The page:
Washington: A day after reporting an unexpected uptick in U.S. consumer prices, the Labor Department released a report on Friday showing U.S. producer prices also unexpectedly edged higher in the month of June.
The Labor Department said its producer price index for final demand inched up by 0.1 percent in June, matching the uptick seen in May. Economists had expected producer prices to come in unchanged.
The modest increase in producer prices came as a steep drop in energy prices was more than offset by continued service price growth.
The report said energy prices plunged by 3.1 percent in June after tumbling by 1.0 percent in the previous month, with gas prices plummeting by 5.0 percent.
Excluding food and energy prices, however, core producer prices climbed by 0.3 percent in June after rising by 0.2 percent in May. Core prices had been expected to show another 0.2 percent increase.
The bigger than expected increase in core prices came as service prices rose by 0.4 percent in June after climbing by 0.3 percent in May.
Prices for trade services soared by 1.3 percent in June after falling by 0.5 percent in May, while prices for transportation and warehousing services rose by 0.3 percent and prices for other services were unchanged.
Compared to the same month a year ago, producer prices in June were up by 1.7 percent, reflecting a slowdown from the 1.8 percent growth in May.
Meanwhile, the report showed the annual rate of core producer price growth was unchanged from the previous month at 2.3 percent.
“The small gain in producer prices in June suggests the increase in tariffs on $200bn of imports from China has yet to generate a pick-up in inflation and confirms that underlying domestic inflationary pressures remain subdued,” said Michael Pearce, Senior U.S. Economist at Capital Economics.
He added, “That should help ease any fears, following the June CPI figures released yesterday, that underlying consumer price inflation will rise back above 2%.”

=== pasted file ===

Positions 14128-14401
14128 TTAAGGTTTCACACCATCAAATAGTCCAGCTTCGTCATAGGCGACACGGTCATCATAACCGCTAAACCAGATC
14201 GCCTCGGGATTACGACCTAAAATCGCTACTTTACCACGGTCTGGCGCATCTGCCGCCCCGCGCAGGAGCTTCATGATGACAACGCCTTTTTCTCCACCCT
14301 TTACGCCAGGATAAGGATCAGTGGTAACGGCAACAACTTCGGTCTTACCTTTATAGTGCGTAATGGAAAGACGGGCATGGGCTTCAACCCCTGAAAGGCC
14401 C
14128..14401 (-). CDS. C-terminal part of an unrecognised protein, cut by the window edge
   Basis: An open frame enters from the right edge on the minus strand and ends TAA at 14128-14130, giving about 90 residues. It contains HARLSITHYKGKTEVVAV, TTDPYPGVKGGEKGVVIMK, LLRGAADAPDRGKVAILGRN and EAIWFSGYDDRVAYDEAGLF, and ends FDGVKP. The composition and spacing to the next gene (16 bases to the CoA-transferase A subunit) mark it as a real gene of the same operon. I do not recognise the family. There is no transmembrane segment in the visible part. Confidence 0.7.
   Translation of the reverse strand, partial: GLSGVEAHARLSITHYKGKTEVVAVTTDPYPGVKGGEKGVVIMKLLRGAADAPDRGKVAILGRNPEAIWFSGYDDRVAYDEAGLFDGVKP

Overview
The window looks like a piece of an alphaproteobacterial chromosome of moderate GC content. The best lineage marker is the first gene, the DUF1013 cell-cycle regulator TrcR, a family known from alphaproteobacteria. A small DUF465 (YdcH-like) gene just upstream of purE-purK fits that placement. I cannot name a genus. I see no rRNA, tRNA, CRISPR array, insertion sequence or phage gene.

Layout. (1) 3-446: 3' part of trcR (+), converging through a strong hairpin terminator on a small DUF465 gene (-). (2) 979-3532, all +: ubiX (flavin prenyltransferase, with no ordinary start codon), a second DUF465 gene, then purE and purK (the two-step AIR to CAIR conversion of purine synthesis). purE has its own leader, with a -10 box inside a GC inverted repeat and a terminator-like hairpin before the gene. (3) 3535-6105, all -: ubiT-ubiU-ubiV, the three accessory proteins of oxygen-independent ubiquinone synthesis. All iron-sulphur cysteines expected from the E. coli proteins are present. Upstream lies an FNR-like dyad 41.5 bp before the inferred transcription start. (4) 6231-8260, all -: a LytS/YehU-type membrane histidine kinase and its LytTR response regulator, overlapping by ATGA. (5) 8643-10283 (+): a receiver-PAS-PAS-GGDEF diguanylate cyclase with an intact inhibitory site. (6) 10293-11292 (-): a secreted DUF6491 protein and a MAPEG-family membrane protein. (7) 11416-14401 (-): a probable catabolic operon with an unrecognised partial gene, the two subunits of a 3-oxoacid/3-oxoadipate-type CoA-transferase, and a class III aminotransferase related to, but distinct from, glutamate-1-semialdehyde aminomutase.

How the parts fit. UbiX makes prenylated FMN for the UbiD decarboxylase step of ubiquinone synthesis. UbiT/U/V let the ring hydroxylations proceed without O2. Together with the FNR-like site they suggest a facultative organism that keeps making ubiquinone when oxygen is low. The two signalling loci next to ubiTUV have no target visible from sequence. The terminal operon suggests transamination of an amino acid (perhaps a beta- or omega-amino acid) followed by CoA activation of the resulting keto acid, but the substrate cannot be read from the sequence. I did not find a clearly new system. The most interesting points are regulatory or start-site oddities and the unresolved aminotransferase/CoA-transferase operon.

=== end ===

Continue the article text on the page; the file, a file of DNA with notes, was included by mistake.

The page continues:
On Thursday, the Labor Department released a separate report showing an unexpected uptick in U.S. consumer prices in the month of June.
The Labor Department said its consumer price index inched up by 0.1 percent in June, matching the slight increase seen in May. Economists had expected consumer prices to come in unchanged.
Excluding food and energy prices, core consumer prices rose by 0.3 percent in June after inching up by 0.1 percent for four consecutive months. Core prices had been expected to edge up by 0.2 percent.
Despite the unexpected monthly increase, the Labor Department said the annual rate of consumer price growth slowed to 1.6 percent in June from 1.8 percent in May.
Meanwhile, the report said the annual rate of core consumer price growth crept up to 2.1 percent in June from 2.0 percent in the previous month.
How the Producer Price Index (PPI) differs from the Consumer Price Index (CPI)?
The Producer Price Index (PPI) of the Bureau of Labor Statistics (BLS) is a family of indexes that measures the average change over time in prices received (price changes) by producers for domestically produced goods, services, and construction. PPIs measure price change from the perspective of the seller. This contrasts with other measures, such as the Consumer Price Index (CPI). CPIs measure price change from the purchaser’s perspective.